to study philosophy is nothing but to prepare one’s self to die. the reason of which is, because study and contemplation do in some sort withdraw from us our soul, and employ it seperately from the body, which is a kind of apprenticeship and a resemblance of death. or, else, because all the wisdom and reasoning in the world do in the end conclude in this point, to teach us not to fear to die. and to say the truth, either our reasoning mocks us, or it ought to have no other aim but our contentment only, nor to endeavour anything but, in sum, to make us live well, and, at our ease.

all the opinions in the world agree in this, that pleasure is our end, though we make use of divers means to attain it: they would, otherwise, be rejected at the first motion; for who would give ear to him that should propose affliction and misery for his end? the thing at which we all aim even in virtue is pleasure. now, of all the benefits that virtue confers upon us, the contempt of death is one of the greatest, as the means that accommodates human life with a soft and easy tranquility, and gives us a pure and pleasant taste of living, without which all other pleasure would be extinct. which is the reason why all the rules centre and concur in this one article.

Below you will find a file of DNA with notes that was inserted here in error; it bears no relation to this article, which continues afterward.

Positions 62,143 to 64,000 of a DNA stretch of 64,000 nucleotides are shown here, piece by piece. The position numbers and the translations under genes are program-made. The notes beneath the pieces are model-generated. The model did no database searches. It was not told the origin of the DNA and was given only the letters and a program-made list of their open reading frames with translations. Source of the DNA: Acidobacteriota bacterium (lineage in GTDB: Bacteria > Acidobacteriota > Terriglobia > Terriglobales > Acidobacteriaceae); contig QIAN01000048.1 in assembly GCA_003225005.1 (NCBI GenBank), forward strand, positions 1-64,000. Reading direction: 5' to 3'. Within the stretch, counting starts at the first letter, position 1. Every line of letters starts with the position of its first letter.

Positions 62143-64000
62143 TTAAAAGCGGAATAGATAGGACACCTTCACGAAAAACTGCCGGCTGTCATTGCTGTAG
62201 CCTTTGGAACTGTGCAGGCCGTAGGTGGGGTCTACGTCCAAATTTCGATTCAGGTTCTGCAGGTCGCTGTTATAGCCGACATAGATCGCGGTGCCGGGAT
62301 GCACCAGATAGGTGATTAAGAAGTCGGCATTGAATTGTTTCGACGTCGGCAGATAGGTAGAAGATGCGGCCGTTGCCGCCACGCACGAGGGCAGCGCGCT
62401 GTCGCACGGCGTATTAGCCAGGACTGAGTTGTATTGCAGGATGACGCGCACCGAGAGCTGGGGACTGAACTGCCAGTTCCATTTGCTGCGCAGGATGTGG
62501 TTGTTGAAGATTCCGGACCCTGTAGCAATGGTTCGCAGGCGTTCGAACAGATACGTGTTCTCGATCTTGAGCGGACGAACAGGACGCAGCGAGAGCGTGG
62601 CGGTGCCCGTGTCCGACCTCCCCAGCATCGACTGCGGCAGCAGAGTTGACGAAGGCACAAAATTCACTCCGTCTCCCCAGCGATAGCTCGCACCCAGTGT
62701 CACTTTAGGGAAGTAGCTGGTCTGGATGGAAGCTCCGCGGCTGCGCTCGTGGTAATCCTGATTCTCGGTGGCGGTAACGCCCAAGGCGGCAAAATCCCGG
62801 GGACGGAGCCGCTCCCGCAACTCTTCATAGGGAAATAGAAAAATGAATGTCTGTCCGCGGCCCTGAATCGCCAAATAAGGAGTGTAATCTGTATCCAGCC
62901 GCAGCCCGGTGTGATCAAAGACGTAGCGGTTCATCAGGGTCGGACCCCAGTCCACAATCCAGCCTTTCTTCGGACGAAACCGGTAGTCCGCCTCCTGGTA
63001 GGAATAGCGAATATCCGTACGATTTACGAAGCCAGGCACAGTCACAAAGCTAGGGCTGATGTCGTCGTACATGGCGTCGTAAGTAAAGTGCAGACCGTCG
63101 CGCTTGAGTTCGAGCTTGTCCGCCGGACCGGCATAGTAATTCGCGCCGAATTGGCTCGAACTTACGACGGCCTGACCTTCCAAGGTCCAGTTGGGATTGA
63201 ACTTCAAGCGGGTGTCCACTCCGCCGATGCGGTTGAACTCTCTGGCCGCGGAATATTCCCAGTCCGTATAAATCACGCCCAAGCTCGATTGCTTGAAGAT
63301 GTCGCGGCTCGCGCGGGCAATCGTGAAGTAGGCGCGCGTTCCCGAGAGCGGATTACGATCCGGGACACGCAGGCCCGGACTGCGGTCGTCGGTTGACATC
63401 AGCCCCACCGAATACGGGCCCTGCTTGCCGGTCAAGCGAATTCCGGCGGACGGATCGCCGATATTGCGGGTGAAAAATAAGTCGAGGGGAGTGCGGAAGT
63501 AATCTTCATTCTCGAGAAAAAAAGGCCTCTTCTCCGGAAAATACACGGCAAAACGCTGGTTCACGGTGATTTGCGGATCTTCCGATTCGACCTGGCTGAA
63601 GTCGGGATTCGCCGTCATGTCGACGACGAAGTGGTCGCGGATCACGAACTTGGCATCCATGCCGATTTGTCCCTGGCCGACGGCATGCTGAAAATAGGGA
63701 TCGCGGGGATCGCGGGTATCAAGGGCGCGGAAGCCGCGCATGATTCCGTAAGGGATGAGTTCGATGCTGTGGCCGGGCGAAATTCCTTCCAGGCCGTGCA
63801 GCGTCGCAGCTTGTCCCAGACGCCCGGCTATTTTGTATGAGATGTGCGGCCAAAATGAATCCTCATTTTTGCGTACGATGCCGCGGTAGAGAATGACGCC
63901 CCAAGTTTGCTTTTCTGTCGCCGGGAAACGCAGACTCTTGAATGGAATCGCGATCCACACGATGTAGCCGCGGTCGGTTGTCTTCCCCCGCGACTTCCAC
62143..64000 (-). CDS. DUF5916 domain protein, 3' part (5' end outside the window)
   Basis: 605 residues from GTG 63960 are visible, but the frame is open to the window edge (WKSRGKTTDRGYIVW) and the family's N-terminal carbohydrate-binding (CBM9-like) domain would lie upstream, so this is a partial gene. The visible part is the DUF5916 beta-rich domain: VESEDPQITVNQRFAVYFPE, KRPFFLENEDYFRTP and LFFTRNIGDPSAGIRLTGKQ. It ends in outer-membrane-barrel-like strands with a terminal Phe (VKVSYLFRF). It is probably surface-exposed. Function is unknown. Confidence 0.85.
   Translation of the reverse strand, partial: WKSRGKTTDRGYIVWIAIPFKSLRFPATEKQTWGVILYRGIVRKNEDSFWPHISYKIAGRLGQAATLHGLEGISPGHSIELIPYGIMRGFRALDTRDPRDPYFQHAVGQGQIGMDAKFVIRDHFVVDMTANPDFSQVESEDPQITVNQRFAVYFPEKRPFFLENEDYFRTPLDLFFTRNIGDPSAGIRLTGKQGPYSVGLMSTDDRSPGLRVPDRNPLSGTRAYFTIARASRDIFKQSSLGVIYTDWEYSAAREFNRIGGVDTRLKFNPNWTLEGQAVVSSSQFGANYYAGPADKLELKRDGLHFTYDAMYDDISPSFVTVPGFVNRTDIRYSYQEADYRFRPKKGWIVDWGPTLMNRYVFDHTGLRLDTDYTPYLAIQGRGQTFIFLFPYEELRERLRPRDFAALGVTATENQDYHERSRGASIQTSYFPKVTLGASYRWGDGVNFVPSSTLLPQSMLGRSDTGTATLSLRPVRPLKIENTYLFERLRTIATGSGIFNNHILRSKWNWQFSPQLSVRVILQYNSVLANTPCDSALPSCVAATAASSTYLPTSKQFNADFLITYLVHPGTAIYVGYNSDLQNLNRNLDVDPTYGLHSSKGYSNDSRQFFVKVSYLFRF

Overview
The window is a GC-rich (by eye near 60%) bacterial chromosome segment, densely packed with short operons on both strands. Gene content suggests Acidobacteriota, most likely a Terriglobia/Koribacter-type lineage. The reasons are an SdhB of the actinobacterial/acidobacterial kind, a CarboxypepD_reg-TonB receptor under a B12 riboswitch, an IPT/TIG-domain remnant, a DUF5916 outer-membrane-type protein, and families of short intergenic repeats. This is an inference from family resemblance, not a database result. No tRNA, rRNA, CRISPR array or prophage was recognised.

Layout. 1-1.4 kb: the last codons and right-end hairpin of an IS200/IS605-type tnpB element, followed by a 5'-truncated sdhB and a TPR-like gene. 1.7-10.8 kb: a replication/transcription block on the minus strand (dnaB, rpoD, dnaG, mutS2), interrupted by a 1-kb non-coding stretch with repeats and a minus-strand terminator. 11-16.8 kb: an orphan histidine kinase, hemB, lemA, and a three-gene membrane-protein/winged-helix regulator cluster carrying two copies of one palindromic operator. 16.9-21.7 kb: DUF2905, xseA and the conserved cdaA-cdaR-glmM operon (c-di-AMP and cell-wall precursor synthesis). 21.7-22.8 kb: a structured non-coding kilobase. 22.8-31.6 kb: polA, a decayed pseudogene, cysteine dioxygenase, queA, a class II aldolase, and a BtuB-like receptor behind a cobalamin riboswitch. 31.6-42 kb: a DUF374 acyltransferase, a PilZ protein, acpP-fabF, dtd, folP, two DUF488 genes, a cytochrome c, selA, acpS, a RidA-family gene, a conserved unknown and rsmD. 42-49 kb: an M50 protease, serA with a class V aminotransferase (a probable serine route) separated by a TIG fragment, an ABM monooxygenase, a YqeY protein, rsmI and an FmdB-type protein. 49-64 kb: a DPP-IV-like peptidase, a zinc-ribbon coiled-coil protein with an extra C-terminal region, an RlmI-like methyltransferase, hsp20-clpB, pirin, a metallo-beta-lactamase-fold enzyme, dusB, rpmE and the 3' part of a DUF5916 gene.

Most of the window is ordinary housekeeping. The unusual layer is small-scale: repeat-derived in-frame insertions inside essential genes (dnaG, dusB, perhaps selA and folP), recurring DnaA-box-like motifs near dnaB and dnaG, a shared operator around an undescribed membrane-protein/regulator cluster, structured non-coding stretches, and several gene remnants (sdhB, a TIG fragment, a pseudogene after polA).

and although they all in like manner, with common accord, teach us also to despise pain, poverty, and the other accidents to which human life is subject, it is not, nevertheless, with the same solicitude, as well as by reason these accidents are not of so great necessity, the greater part of mankind passing over their whole lives without knowing what poverty is, and some without sorrow or sickness, xenophilus the musician, who lived a hundred and six years in a perfect and continual health. however, a life can never be fully experienced without pain, sorrow, poverty, and sickness. the deeper that sorrow carves our being the more joy we can contain. a life without struggle though glittering is unsteady.

at the worst, death can, whenever we please, cut short and put an end to all other inconveniences hence it need not be feared. but as to death it is inevitable: “omnes eodem cogimur; omnium versatur urna serius ocius sors exitura, et nos in aeternum exilium impositura cymbae” “we are all bound one voyage; the lot of all, sooner or later, is to come out of the urn. all must to eternal exile sail away.” we must write our own bibles expressing our life’s philosophy

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